After the location scouting, it was back to the hotel for a production meeting with the teams from New Balance and the TV crew. The time that brands get with their sponsored famous athletes can be limited, which sometimes means that both Film & Stills are captured on the same day. Each team will have their own tight timeline, so it’s important to work together as one collective unit to get the best results for your client.
Equipment: Why 1 is none, and 2 is one
Shooting in Miami would probably guarantee sunshine, but you can’t assume that. My kit list included multiple location lights, so if need be I could mimic the Miami sunshine.
Here’s the full list:
- 2 x Canon 5D Mk3
I now capture fast action on the Canon 1DX Mk 2. It has a great frames per second rate (14), and it also has a greater dynamic range, so even when ambient light is very contrasty, you are more likely to be able to recover more detail in the blacks and highlights.
- Sigma Art f1.4 50mm
- Sigma Art f1.4 85mm
- Canon f2.8 24-70mm
- Canon f2.8 70-200mm
- Canon f4 24-105mm
- 2 x Profoto B1
- 4 x B1 batteries
- 2 x Profoto B2
- 4 x B2 batteries
- 1 x Octabox
- 1 x Softbox
- 1 x Grid set
- 4 x Lighting stands
- 2 x Profoto triggers
- 2 x Sync cables
- Sunbounce reflectors
- 2 x Macbook Pro’s
- 3 x Tethered cables
- 3 x Lacie Rugged 1TB hard drives
- Multiple SD, CF cards & readers
- 3 x Camera batteries
- 1 x Manfrotto tripod
- 1 x Seaport location laptop bag
- 1 x Hyperjuice location battery for Mac
- Warm up gels, gaffer tape etc
You can’t take unnecessary risks, so backups of everything is essential. “1 is none, and 2 is 1” is a good line to remember. Pretty much all of the equipment was taken with me from London in flight cases.
I chose to use the Profoto B1 & B2’s in this instance for a couple of reasons. I was going to be combining ambient with flash, and didn’t need hugely powerful packs, like the Profoto Pro B4’s. The B1 & B2’s are light and very quick to move around. They also have the High Speed Sync Function, so I can shoot at faster shutter speeds like 1/2000th second to freeze the action on some shots, and still have flash coming into the shot.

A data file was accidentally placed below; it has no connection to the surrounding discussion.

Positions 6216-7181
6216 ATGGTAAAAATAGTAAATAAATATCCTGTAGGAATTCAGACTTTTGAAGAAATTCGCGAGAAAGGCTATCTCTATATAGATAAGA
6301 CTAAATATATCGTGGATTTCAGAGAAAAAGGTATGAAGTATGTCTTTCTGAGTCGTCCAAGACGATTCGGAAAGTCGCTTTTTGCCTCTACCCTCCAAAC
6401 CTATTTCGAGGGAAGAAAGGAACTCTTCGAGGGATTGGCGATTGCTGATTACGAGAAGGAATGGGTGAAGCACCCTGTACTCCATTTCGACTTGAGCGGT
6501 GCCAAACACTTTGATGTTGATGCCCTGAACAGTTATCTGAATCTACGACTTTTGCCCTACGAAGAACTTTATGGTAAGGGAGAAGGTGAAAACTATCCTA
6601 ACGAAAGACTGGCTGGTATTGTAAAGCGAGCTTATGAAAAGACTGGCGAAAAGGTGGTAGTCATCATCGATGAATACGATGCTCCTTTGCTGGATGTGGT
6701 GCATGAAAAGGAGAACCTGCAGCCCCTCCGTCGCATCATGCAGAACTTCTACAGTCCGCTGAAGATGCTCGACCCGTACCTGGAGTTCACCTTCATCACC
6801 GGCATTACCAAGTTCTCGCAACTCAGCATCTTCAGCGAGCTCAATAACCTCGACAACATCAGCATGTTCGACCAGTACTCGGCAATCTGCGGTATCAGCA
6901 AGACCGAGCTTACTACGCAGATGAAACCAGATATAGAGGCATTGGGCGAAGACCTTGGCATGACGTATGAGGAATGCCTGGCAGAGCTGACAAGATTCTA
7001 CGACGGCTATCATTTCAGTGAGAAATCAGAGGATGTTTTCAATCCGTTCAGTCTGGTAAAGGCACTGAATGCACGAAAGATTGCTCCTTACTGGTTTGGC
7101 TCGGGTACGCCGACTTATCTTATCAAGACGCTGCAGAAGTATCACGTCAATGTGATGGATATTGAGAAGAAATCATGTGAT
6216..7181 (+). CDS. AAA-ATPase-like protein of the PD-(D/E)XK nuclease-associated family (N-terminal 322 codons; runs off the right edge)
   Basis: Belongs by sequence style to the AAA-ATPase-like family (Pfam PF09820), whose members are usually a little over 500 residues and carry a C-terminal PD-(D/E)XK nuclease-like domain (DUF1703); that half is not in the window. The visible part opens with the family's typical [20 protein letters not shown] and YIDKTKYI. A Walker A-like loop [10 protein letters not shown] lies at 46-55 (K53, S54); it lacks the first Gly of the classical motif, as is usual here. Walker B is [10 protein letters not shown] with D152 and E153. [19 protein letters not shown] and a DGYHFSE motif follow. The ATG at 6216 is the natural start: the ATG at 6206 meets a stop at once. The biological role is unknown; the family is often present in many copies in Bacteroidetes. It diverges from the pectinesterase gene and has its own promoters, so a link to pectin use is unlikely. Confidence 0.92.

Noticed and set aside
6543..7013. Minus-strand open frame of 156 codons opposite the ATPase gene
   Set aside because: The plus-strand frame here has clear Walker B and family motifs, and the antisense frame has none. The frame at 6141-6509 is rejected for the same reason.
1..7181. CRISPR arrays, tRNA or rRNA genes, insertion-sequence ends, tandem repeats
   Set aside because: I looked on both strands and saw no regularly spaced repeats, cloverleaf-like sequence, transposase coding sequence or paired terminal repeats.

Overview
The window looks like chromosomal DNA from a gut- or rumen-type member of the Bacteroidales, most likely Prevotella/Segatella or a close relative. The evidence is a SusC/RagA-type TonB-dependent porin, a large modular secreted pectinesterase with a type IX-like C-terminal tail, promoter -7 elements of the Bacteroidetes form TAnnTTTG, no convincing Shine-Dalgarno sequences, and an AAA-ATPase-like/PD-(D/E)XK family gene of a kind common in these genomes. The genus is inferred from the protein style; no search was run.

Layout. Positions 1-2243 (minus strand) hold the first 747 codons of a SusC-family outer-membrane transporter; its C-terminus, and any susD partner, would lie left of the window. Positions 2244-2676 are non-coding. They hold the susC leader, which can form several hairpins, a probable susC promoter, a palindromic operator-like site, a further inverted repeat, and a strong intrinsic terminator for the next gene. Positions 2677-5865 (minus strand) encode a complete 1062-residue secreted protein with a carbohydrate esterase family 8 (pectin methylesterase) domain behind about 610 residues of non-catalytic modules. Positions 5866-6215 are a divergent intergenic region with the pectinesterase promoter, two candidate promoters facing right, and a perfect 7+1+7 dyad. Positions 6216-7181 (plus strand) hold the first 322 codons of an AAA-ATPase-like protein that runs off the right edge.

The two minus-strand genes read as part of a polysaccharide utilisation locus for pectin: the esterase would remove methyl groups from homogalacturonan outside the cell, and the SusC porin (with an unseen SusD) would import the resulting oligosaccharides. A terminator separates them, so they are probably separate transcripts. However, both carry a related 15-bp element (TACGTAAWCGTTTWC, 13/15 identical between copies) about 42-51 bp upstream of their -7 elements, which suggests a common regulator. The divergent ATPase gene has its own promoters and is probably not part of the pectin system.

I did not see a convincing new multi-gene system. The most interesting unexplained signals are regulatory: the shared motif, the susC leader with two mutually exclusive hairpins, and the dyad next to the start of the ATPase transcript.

It’s a Team Game.
Photography at this level is a team game. There’s the talent, the client, styling, hair and makeup, art director, photographer, digital operator, lighting assistant(s), and retoucher. The final shots are the result of all our collective talent and hard work.
We didn’t need a big photographic crew this time, just one Digital Operator to run Capture One during the shoot while I shot tethered into that, and one Assistant to quickly move the Lighting set around as we shifted between locations. I’ll go into the importance of shooting tethered later on.
- Thorough pre-production and preparation is the key to consistently producing your very best work.
- Whenever possible, visit the location for a reccie on a day prior to the main shoot. It gives you time to absorb everything in greater depth, and walk through every scenario.
- Eliminate unnecessary risk—have at least 1 backup for every piece of equipment.
- Create a happy, professional environment that allows everyone to enjoy creating their best work.
Tomorrow we will be publishing the second part of this story which focuses on the photo shoot Heather Watson on set in Miami. In the meantime, head to Duncan Nicholls’ website to check out more of his sports photography.